A small religious community in 19th-century rural Denmark witnesses the arrival of various exotic strangers (a dashing Swedish captain, a French baritone) seeking to woo and marry the local pastor’s beautiful daughters. The two girls are bashful and devoted to a religious life; partly by choice, partly by accident, they end up embracing spinsterhood. Years later, another stranger arrives in the village, a French woman called Babette. A refugee from Paris, where the counter-revolutionary struggle has seen the demise of her family and fortune, Babette offers her services as a maid and cook in the pastor’s house and the sisters take her in.
Babette settles into life in Jutland, learns Danish, strikes up a series of friendships and working relationships with the villagers, and while preserving the mystery and extravagance of her character, she is generally accepted as a member of the strict community. After many years in the village, she unexpectedly receives news that she has won a huge sum of money in a lottery with a ticket gifted to her by her best friend in France. The prize would buy her the chance to return to her native Paris, but before leaving she asks the sisters to be allowed to prepare a special French dinner for the 100th anniversary of the parish. As the imported luxury ingredients – caviar, champagne, quails, and even a giant live turtle – arrive in the kitchen, the villagers’ religious beliefs begin to shake: won’t all this excess seem depraved in the eyes of God?
The delightful adaptation of a glorious short story by Danish author Karen Blixen, Babette’s Feast won the Oscar for Best Foreign Language Film in 1988. Upon a recent re-release in 2014, some reviewers criticised what they perceived to be the film’s consumerist message, reflecting its 1980s production context – Babette is indeed a contemporary of Wall Street’s Gordon Gekko, whose mantra was “greed is good”. In our times of austerity and financial crisis, industrial food waste, and increasing numbers of malnourished and hungry people in the world, the feast itself could be seen as an outright act of greedy perversion.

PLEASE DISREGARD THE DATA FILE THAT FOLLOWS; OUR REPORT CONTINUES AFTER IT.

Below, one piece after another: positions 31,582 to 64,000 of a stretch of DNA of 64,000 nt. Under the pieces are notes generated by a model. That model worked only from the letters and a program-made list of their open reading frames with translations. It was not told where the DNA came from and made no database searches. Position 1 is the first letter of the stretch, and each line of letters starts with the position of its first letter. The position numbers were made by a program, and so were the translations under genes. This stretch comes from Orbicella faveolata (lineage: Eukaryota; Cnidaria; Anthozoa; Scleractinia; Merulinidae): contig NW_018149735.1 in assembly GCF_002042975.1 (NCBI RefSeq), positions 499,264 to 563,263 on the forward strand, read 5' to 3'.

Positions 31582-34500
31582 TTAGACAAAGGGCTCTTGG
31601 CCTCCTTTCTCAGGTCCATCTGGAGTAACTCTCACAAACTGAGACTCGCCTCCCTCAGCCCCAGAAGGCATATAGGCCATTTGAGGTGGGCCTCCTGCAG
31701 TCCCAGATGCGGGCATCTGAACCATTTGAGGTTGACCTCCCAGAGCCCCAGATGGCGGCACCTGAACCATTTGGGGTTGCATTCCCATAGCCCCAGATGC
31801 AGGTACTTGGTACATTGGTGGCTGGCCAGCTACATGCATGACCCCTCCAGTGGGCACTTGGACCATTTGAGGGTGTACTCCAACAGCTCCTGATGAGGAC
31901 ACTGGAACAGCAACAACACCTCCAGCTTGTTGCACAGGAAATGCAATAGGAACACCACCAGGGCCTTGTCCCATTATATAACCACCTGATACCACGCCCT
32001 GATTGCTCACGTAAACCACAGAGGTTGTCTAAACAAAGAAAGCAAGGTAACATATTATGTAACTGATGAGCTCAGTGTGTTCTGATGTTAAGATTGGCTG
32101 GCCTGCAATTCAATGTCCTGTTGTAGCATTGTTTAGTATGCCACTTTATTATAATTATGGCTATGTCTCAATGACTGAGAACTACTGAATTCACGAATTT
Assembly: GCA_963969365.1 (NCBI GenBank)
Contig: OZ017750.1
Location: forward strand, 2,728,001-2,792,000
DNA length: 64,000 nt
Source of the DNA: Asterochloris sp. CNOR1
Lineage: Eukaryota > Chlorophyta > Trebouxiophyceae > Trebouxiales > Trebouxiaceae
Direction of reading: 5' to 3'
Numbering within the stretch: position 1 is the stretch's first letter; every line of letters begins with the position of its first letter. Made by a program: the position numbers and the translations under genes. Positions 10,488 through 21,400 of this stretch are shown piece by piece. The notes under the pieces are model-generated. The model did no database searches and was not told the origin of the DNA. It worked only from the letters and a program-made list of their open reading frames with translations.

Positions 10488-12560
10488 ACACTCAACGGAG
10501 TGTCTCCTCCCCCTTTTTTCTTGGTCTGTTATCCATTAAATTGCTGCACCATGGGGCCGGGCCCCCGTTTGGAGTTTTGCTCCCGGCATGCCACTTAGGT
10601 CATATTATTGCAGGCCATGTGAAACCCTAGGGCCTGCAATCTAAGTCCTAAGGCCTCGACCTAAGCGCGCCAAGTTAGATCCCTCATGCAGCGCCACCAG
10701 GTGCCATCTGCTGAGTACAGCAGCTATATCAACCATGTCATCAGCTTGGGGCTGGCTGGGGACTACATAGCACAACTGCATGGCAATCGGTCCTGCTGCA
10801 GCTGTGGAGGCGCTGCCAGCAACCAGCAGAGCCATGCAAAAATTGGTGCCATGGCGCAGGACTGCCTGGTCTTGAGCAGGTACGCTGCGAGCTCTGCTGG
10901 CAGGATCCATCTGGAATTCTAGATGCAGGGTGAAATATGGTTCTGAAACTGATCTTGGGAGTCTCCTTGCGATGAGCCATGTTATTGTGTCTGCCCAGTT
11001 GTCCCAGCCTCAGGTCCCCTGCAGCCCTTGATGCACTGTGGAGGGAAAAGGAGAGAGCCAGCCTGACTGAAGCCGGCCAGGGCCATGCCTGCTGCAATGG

But anybody who has ever experienced the joy of cooking for others, and understands the social and emotional value of collective dining will see that there is nothing wasteful about Babette’s feast. This is not simply a film about the earthly delights of eating for eating’s sake, and it’s far from the epicurean selfishness of hipster foodies. On the contrary, it is a celebration of generosity, self-sacrifice, and the shared pleasure of offering one’s talent and genius in kind service to those who are in turn kind to us. As the characters experience unknown flavours they start to remember old pleasures: food is a physical and spiritual catalyst, something to thaw frozen hearts and minds, and enlighten the community’s way to goodness and joy.
A few years ago the BFI selected Babette’s Feast for its inspired alternative Christmas programme. Together with The Godfather, Fanny & Alexander, Casablanca, Disney’s Robin Hood and In Bruges it has now become a staple of my own non-traditional Yuletide film menu. While there is nothing specifically seasonal about Babette’s Feast, the combination of a stern Nordic atmosphere and warm spiritual core turns it into a perfect Christmas parable for the non-religious. But make sure you do not watch it on an empty stomach - you’ll get very, very hungry.
Dr Irene Musumeci Klein, Curzon Cinemas